Editor’s Note: During this period of social distancing, Group Tour magazine will continue to provide group travel inspiration. Many attractions and destinations are closed at this time; please contact them directly for updated information.
Reopening to the public on August 14, the Dallas Holocaust and Human Rights Museum houses four main wings and interactive experiences immersing groups into the past, present and future of human rights.
The museum was closed for several months due to the COVID-19 pandemic but reopens on Friday with new guidelines in place to ensure visitor safety.
The 55,000-square-foot building opened in September 2019. It was originally founded in 1984 as the Dallas Memorial Center for Holocaust Studies and became the Dallas Holocaust Museum/Center for Education and Tolerance in 2005.
“This museum is a dream 40 years in the making,” said Kerri Cleghorn Lai, chief advancement officer at the museum. “Modern, immersive and interactive technology captivate visitors throughout the museum’s three floors.”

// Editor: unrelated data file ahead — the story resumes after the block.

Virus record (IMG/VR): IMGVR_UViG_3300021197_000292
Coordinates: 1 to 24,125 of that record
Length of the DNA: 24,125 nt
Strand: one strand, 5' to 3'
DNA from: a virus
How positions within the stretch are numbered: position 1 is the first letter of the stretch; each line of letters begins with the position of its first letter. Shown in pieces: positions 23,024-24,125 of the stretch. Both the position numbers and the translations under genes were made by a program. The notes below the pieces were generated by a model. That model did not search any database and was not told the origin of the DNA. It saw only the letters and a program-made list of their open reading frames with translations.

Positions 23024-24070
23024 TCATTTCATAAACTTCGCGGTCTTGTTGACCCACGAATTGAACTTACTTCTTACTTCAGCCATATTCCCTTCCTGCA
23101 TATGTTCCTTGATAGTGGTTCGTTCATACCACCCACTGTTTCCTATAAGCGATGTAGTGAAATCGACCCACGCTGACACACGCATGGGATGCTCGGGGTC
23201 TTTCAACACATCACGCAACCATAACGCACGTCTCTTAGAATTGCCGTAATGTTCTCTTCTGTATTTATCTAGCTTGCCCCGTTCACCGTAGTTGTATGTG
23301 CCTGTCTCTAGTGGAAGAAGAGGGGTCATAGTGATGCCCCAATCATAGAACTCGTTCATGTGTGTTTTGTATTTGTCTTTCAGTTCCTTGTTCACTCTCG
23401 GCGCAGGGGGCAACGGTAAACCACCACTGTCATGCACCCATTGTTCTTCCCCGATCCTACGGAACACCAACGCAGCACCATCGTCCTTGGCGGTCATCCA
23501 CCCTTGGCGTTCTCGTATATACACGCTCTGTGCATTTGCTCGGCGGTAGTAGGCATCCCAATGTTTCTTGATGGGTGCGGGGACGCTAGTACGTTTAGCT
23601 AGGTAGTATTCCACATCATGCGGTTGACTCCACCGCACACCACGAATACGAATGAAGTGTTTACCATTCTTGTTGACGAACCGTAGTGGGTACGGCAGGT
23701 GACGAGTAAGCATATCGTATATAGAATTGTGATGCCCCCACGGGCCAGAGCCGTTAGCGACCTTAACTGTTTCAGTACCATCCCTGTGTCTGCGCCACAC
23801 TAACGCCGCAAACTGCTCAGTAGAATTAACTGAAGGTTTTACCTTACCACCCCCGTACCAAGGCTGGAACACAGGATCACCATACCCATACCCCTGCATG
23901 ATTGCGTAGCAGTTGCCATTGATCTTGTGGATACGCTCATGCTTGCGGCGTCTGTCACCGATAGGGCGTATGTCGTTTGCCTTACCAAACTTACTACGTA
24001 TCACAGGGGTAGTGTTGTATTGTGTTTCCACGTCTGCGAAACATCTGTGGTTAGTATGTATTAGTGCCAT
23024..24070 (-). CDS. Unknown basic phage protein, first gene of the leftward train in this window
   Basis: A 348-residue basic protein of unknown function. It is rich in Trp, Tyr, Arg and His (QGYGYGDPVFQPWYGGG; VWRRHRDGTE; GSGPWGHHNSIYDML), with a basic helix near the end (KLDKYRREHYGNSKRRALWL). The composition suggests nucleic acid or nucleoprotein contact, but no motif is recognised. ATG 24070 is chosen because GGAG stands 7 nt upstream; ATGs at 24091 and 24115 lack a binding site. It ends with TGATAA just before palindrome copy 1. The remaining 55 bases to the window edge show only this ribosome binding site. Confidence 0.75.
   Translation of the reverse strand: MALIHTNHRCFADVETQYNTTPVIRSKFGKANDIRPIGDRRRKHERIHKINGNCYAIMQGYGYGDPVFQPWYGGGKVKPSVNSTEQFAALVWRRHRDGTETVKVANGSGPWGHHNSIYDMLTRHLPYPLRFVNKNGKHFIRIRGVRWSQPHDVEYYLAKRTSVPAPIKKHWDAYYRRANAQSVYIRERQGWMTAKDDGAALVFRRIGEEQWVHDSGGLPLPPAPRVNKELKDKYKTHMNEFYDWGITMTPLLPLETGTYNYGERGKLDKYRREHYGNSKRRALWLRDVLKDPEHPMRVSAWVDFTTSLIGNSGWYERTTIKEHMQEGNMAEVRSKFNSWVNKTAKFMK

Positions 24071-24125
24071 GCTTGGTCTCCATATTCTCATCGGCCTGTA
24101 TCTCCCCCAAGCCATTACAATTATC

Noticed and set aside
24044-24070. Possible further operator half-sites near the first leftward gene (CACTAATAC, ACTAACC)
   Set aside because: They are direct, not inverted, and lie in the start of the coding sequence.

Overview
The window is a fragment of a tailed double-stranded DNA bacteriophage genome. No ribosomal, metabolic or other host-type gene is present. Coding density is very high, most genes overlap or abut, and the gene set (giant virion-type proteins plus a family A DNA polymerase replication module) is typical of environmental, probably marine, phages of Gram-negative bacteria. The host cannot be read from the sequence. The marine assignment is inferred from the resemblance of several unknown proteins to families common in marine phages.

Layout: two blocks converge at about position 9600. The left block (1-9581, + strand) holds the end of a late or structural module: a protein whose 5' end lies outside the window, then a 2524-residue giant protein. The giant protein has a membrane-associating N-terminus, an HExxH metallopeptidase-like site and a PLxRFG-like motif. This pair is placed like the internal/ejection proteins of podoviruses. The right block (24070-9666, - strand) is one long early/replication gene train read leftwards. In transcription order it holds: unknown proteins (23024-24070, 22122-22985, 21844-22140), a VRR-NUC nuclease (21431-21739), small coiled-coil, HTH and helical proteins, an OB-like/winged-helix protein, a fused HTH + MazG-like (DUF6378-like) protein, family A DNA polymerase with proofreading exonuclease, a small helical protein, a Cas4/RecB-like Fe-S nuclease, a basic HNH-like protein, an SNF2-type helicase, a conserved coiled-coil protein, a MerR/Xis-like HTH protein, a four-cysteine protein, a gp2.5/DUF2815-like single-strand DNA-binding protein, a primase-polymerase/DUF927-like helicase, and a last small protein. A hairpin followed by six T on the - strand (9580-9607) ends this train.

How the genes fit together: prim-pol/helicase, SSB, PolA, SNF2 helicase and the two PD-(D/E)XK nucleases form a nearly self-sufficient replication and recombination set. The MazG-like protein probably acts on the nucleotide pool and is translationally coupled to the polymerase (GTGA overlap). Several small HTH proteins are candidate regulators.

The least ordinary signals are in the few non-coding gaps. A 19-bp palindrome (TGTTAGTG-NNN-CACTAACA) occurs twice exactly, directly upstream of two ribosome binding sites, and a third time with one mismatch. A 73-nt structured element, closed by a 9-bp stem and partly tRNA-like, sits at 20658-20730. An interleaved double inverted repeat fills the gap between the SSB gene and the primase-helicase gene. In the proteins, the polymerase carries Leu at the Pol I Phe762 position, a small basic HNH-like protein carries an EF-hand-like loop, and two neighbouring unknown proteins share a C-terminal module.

During normal business operations, groups of any size will spend around three hours exploring exhibits, watching films and interacting with displays via artificial intelligence.
Venture into the Holocaust/Shoah Wing to discover 3,000 years of Jewish history and explore the events that led to the murder of 6 million Jews during the Holocaust.
The Dimensions in Testimony℠ Theater allows visitors to interact with Holocaust survivors. With voice recognition technology and high-definition holographs, groups can ask questions and have a “conversation” with individuals who survived the horrors of the Holocaust.
“The museum also features 68 video testimonies from Dallas-area Holocaust survivors, stunning artifacts from concentration death camps, monumental displays of real locations like the Brandenburg Gate and a fully restored Nazi-era boxcar,” Cleghorn Lai said.
Visit are completed at the Call-To-Action kiosks, which invite groups to take what they have learned and connect with organizations promoting human rights and dignity. “The museum sends a message to the world that we will never forget the Holocaust,” Cleghorn Lai said. “We want to teach future generations about human rights and what is means to be an upstander.”
For more information call 214-741-7500 or go to dhhrm.org.